The fine particles PM2.5 penetrate the human respiratory organs and damage the respiratory tract when inhaled. Particulate matter PM2.5 is small (2.5 microns or less in the aerodynamic matter) enough to remain suspended as solid particles and liquid droplets in the air. PM 2.5 is the main pollutant of concern emitted from diesel-fuelled vehicular exhaust.

Colourless or black smoke from diesel-driven vehicles is very harmful to our health. Colorless carbon monoxide (CO) gas is emitted from the incomplete combustion of fossil fuels and interferes with the delivery of oxygen to the brain. Long-term exposure to high levels of CO can cause headaches, drowsiness, loss of equilibrium, cardiovascular symptoms, and decrease of visual perception.

High levels of sulphur dioxide (SO2) can cause lung function loss. Ozone (O3) is a colourless and odourless gas. It is a major component of smog. Prolonged exposure to O3 gas increases respiratory illness, asthma and irritates the eyes. Children who are active outdoors during summer when O3 levels are high are particularly at risk.

Nitrogen oxides (NOx) concentrations, as measured by two components — NO (nitric oxide) and Nitrogen dioxide (NO2) during morning rush hour — are mainly the result of vehicular emissions. If inhaled, nitrogen oxides are very highly toxic. They can cause shortness of breath, chest pains, increase respiratory infections, and asthma. Long-term exposure can cause chronic lung disease. Diesel school buses are a source of exposure to school children.

Lead (Pb), which is another result of vehicular emissions (e.g large trucks), interferes with children’s brain development as well as their cardiovascular and reproductive systems .

Children with wheezing, physician-diagnosed asthma, ear/nose/throat infections, flu/serious cold, and lung conditions are most affected by vehicular emissions.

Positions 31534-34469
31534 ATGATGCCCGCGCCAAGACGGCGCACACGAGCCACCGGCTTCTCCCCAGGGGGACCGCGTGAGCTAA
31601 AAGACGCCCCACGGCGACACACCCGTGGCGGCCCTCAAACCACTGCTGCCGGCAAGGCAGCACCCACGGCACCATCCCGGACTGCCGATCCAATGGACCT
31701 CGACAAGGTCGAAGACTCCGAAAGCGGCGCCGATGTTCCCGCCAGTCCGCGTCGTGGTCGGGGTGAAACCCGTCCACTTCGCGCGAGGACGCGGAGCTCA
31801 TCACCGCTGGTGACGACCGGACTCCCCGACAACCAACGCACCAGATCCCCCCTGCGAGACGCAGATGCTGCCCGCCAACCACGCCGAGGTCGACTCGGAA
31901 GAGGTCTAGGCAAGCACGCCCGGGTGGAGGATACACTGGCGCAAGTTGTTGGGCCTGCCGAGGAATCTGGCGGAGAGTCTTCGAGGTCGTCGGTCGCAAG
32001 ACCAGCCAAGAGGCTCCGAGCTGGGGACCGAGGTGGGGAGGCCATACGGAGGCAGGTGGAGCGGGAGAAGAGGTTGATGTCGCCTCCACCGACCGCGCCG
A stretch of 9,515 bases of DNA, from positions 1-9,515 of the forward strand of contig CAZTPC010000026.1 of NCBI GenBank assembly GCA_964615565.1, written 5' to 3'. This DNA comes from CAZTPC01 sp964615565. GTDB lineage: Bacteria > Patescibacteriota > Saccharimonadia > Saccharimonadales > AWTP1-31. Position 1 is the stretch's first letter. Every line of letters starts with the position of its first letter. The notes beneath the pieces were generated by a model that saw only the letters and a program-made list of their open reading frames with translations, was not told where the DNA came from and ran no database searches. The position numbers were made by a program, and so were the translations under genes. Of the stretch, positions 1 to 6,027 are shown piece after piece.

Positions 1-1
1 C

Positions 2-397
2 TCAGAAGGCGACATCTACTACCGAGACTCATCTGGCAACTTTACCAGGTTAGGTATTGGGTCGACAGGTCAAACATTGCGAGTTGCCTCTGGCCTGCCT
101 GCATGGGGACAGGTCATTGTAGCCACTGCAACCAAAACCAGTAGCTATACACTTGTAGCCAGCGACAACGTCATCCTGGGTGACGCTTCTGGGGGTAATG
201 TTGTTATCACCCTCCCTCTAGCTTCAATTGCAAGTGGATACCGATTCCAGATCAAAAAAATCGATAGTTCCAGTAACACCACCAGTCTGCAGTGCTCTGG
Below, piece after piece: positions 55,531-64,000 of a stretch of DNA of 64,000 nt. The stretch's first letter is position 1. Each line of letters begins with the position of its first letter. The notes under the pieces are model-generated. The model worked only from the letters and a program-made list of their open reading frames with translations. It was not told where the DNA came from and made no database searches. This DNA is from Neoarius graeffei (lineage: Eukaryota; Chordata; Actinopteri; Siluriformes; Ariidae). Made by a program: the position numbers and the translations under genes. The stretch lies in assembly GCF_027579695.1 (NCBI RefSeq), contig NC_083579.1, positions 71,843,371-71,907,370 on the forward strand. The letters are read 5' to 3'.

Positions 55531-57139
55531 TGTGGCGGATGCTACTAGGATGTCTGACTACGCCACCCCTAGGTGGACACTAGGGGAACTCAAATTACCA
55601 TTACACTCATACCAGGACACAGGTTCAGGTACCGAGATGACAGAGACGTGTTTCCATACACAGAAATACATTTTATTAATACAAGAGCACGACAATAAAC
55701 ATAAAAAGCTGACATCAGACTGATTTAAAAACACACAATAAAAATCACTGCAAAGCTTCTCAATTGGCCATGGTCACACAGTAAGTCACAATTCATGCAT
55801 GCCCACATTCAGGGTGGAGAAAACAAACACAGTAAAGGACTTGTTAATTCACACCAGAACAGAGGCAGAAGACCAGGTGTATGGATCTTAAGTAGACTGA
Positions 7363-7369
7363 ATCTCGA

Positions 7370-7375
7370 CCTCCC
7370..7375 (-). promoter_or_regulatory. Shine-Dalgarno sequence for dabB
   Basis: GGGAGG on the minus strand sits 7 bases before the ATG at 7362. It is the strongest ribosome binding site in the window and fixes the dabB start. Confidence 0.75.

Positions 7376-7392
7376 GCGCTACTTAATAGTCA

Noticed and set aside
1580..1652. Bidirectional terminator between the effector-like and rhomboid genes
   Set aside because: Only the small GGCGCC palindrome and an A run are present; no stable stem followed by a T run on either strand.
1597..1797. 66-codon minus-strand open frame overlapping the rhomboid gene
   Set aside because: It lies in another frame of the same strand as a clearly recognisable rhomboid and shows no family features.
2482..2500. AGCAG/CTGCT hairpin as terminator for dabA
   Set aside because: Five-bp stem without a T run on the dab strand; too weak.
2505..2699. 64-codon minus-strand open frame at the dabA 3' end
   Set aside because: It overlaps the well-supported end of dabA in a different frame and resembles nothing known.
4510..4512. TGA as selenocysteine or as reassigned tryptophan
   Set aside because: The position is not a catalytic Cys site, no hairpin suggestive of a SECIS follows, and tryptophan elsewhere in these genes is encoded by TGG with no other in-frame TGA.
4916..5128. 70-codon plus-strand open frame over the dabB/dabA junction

Vehicular emissions should be measured by mobile check post programs around schools.

Continuous air quality monitoring stations should be set up around schools in various locations in Toronto. A satellite/mobile air monitoring station may also monitor air quality. Moreover, the implementation of Vehicular Emissions Standards and Air Quality Standards are also very important. The Government of Ontario has the Air Quality Index (AQI) and the newly developed Air Quality Health Index (AQHI) to inform the public. Billboards about AQHI should be posted in school areas to increase parents’ and children’s awareness.

Taking Action to Improve Air Quality

Based on research reviewed by WHEN on the extent and causes of air pollution in school areas, the following steps will very likely and quickly improve air quality around our schools:

• Enforce the City of Toronto’s anti-idling bylaw more aggressively around schools

• Monitor ambient air quality with continuous air monitoring stations near schools and release the information to increase public awareness

• Set up Air Quality Health Index (AQHI) billboards near schools to increase parents’ and children’s awareness

• Implement Air Quality Standards

• Introduce Compressed Natural Gas (CNG) driven school buses

• Restrict operation of heavy duty diesel-vehicles near schools to night time only

• Organize a locally-driven “human school bus” system whereby parents get together to take turns walking a group of neighbourhood kids to school

• Test vehicular emissions regularly by a mobile check post program around schools

• Encourage regular vehicle inspections and proper maintenance of the vehicles as an important step to reduce air pollution

• Introduce low sulphur content fuel; promote a clean fuel in vehicles instead of gasoline

• Revise and implement Vehicular Emission Standards

• Consider limiting diesel-driven vehicles; increasing the use of CNG vehicles in the street will help protect children’s health around schools.